“Luck is what happens when preparation meets opportunity.”

—Seneca


Rain Making

Rain making — creating customer workflow — is key. Customers don’t aimlessly call or randomly email, hoping to stumble onto someone who can solve their problems. It’s your job to bring in new customers and projects to feed your business so it can grow and thrive. While it may be obvious and rarely disputed that without customers you have no business, many new entrepreneurs seem to forget this basic truth — at their peril.

This is most common after the completion of your first major project that gives you breathing space and money for a few months. There is a temptation to sit around, spend it, go to the beach, or whatever. This is when the seeds for disaster are being planted; they are laid in the good times. Then, when there is an economic downturn or too many corners have been cut, there are no checks and balances in place. When times are good you still need to keep other irons in the fire, put in proposals for the future, and so on.

How do you make rain? Giving good service at a fair price is a great place to start. Client relationships that last are the best foundation for any business. Those relationships are built on ongoing attention to client need and providing workable suggestions on how your clients can exceed their goals.

Next, establish methods to let your potential customers know what you do and why they should hire you. This includes networking at trade shows, conferences, professional groups and online communities.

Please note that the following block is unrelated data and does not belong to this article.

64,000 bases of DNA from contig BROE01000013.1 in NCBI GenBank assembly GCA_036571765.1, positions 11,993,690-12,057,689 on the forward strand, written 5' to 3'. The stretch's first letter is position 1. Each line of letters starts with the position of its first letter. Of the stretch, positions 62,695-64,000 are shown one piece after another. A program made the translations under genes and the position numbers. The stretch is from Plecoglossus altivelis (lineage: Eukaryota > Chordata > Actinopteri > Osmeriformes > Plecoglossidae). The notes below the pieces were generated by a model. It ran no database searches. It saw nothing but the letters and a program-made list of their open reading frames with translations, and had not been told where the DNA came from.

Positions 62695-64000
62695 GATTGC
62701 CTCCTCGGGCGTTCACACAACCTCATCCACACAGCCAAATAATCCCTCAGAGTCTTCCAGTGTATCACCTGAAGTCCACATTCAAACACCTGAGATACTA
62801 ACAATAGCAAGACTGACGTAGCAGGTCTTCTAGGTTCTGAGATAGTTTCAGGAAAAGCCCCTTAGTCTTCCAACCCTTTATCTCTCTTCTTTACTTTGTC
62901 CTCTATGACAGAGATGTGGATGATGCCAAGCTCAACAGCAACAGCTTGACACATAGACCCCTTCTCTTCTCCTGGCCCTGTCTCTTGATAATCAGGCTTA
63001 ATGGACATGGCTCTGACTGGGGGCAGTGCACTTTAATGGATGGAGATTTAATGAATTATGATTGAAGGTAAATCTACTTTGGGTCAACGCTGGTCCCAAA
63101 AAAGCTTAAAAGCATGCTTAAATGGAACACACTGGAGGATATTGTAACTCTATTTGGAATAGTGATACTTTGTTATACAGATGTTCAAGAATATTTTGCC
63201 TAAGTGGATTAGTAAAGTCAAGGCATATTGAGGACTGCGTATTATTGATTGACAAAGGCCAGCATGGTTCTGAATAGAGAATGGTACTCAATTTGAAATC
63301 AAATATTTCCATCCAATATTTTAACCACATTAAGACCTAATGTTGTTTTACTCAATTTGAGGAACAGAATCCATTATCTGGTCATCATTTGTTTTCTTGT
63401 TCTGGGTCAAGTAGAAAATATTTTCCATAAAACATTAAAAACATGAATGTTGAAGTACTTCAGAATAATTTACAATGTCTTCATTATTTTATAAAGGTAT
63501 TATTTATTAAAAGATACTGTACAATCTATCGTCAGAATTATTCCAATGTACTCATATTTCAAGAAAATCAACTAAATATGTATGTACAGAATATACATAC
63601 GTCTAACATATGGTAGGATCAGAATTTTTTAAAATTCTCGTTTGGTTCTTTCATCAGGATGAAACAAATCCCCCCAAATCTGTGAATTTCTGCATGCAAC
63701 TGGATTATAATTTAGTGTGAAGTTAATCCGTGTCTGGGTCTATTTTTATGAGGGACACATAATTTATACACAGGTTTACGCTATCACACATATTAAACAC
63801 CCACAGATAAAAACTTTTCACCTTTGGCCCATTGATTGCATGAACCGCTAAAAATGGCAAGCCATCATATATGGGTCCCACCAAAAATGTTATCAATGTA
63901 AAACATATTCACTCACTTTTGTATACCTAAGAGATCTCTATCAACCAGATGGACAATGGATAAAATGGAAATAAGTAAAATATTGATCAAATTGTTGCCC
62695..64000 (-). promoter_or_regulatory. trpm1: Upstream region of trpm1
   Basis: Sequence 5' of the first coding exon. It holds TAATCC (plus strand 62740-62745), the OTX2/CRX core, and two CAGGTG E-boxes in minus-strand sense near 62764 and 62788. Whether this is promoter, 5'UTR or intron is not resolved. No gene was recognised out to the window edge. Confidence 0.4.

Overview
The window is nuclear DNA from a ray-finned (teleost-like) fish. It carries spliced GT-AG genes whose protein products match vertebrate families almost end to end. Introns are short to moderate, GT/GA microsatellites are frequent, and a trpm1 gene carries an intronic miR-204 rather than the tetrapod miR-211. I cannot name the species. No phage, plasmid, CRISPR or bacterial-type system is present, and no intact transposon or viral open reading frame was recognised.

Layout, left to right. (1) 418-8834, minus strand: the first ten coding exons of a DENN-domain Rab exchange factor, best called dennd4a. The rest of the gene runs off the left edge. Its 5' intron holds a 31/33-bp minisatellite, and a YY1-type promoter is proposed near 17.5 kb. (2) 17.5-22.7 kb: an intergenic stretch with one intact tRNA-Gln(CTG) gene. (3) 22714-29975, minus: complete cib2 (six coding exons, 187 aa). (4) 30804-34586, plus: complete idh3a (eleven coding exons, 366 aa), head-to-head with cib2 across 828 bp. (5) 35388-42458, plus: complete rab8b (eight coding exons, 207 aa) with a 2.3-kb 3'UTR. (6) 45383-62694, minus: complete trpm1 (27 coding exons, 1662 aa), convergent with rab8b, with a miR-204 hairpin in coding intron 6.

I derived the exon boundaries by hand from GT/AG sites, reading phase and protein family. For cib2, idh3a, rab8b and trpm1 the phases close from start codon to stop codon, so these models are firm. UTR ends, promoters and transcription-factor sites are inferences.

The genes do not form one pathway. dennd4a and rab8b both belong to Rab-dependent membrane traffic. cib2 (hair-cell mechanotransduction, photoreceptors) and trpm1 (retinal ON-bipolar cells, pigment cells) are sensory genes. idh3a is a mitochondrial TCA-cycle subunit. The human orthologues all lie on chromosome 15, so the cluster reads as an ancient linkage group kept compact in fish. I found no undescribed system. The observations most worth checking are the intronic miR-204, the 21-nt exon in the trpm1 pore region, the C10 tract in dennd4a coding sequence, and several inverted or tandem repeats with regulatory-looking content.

Consider creating opportunities to share your knowledge at conferences or workshops, which can mean an immediate fee, plus future work. You are in business because you have learned something that is ‘of use’ to others. Contact conference organizers and tell them how and why you can contribute to the success of their next conference. Or organize your own seminar or conference.

Use the media as a tool. If you don’t know how, learn. If you can’t find someone in your area to teach you, embrace this as a further business opportunity and, later, educate others who find themselves in the same boat

Ask people to hire you or use your services. If they don’t use you now, they may in future. Also, they may be asked by someone else for a referral in your line of work. It’s called networking. Casting your net wide works.

Finally, as our parents used to say, we’ve two ears for a reason, so ask questions, then stop talking and listen. Then ask more questions so you are sure you understand, then respond to your clients’ needs.


You always have to make it rain. When it’s dry you have to make it rain, and when you are in a downpour you need to be working on making it rain the next day.